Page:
Gray whales that spend their summers feeding off the coast of Oregon are shorter than their counterparts who travel north to the Arctic for food, new research from Oregon State University’s Marine Mammal Institute shows. The females average 3 feet shorter and males average 1.5 feet shorter, said the study’s lead author, K.C. Bierlich, a postdoctoral scholar in the institute’s Geospatial Ecology of Marine Megafauna Laboratory.
A new paper authored by Leigh Torres and Susanne Brander estimates that gray whales feeding off the Oregon Coast consume up to 21 million microparticles per day. Microparticle pollution is a threat to the health of gray whales, in addition to obstacles related to increased boat traffic and loss of prey.
Postdoctoral Scholar Solène Derville is the lead author on a new paper that describes the times of year and locations where whales are at greatest danger of entanglement in fishing gear on the Oregon Coast.
A new study of New Zealand blue whales’ vocalizations indicates the whales are present year-round in the South Taranaki Bight and their behavior is influenced by environmental conditions in the region.
To conduct the study, Solène Derville, a marine ecologist at Oregon State University’s Marine Mammal Institute, and colleagues focused on the whale skin samples scientists occasionally gather to learn about the animal’s sex, genetics, diet, and health.
Researchers with Oregon State University have spent so much time with our local gray whales that they know them by name. Now, they’re sharing those observations to help casual whale watchers become better acquainted with the animals and to help raise money for additional research through the their Adopt a Whale campaign.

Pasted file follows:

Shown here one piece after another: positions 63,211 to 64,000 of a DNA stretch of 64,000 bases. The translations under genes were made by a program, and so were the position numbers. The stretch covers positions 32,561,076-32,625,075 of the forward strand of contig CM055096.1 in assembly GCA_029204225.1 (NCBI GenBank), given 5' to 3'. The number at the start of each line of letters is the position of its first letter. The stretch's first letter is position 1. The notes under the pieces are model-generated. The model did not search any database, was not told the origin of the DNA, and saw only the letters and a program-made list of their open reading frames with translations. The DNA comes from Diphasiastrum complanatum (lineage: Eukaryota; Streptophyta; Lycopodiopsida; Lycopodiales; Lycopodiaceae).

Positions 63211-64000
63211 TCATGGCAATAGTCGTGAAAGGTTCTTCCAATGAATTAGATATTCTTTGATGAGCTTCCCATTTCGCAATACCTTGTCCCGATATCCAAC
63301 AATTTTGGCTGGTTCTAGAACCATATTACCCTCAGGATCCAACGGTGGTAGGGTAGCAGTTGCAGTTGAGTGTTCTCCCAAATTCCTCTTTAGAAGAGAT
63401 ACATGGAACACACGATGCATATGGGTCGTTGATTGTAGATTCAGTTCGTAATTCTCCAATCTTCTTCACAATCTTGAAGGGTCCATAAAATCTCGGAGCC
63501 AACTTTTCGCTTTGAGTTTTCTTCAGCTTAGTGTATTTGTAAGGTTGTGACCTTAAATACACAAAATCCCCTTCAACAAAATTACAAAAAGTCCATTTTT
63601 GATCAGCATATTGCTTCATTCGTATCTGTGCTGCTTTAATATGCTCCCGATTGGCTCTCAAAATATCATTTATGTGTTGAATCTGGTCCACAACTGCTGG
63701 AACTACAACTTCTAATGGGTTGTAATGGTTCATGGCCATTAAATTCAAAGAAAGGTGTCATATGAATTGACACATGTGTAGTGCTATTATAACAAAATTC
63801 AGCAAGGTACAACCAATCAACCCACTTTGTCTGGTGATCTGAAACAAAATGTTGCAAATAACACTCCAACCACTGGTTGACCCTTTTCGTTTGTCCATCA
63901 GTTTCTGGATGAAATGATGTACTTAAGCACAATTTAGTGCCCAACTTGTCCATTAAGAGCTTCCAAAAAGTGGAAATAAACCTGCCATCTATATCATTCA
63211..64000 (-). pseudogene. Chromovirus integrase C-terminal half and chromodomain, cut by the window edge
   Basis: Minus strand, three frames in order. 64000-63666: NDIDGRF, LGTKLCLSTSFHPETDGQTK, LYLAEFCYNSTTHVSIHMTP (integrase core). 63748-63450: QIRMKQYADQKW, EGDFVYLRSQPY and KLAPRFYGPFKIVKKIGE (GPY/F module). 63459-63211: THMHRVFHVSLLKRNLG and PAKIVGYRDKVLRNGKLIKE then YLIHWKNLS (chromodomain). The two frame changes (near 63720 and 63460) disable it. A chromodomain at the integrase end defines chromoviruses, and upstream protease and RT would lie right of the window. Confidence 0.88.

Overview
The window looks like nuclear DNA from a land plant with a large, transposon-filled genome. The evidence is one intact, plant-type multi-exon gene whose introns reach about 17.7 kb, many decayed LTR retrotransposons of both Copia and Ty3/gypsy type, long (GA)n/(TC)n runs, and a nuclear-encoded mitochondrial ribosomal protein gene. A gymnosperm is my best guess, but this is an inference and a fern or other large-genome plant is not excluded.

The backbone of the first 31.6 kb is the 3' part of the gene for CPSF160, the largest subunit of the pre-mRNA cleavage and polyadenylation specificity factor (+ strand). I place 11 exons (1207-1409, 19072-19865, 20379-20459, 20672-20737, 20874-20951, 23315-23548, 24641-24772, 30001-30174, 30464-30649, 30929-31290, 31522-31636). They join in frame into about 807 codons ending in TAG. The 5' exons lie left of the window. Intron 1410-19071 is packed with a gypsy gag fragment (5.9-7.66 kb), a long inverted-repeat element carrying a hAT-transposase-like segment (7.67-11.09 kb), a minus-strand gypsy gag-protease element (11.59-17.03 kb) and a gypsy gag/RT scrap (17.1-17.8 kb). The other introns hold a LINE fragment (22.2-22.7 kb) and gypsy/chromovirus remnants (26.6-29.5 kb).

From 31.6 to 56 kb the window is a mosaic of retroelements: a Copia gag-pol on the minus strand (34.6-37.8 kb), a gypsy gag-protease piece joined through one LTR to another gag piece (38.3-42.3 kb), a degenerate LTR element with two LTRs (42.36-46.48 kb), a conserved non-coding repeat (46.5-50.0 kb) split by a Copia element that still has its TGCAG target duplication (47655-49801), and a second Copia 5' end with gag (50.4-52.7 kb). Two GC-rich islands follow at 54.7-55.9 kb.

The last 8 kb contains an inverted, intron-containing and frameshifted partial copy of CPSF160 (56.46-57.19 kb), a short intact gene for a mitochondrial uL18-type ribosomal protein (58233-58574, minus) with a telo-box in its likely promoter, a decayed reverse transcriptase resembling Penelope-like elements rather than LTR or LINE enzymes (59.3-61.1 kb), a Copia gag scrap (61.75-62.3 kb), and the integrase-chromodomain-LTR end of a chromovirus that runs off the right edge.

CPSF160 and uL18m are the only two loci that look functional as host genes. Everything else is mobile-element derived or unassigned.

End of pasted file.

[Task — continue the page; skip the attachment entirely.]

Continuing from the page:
Blue whales need to find dense patches of krill to survive. A new study suggests that they accomplish this by tracking wind-driven events that stir up their prey. Leigh Torres, an associate professor at the Oregon State University Marine Mammal Institute, says the results are not only convincing, but an important step forward when it comes to conservation strategies.
“It seems like these big die-offs are driven more by conditions in the Arctic, which these days is probably a result of climate change,” Assistant Professor Josh Stewart said. Doctoral student Lisa Hildebrand shared that the body conditions of the Pacific Coast Feeding Group gray whales have been improving over the years, while the body conditions of whales going all the way to the Arctic have been getting worse.
Dawn Barlow and colleagues listened to the blue whale undersea chorus in the South Taranaki Bight, New Zealand. To their surprise, they found that the whales appeared to be unperturbed by natural seismic activity.
MMI grad student and postdoctoral researchers were recently aboard the R/V Bell M. Shimada as part of ongoing marine mammal surveys. Listen to a 4-min story here to share in their excitement over finding the tiny crustaceans that whales call food.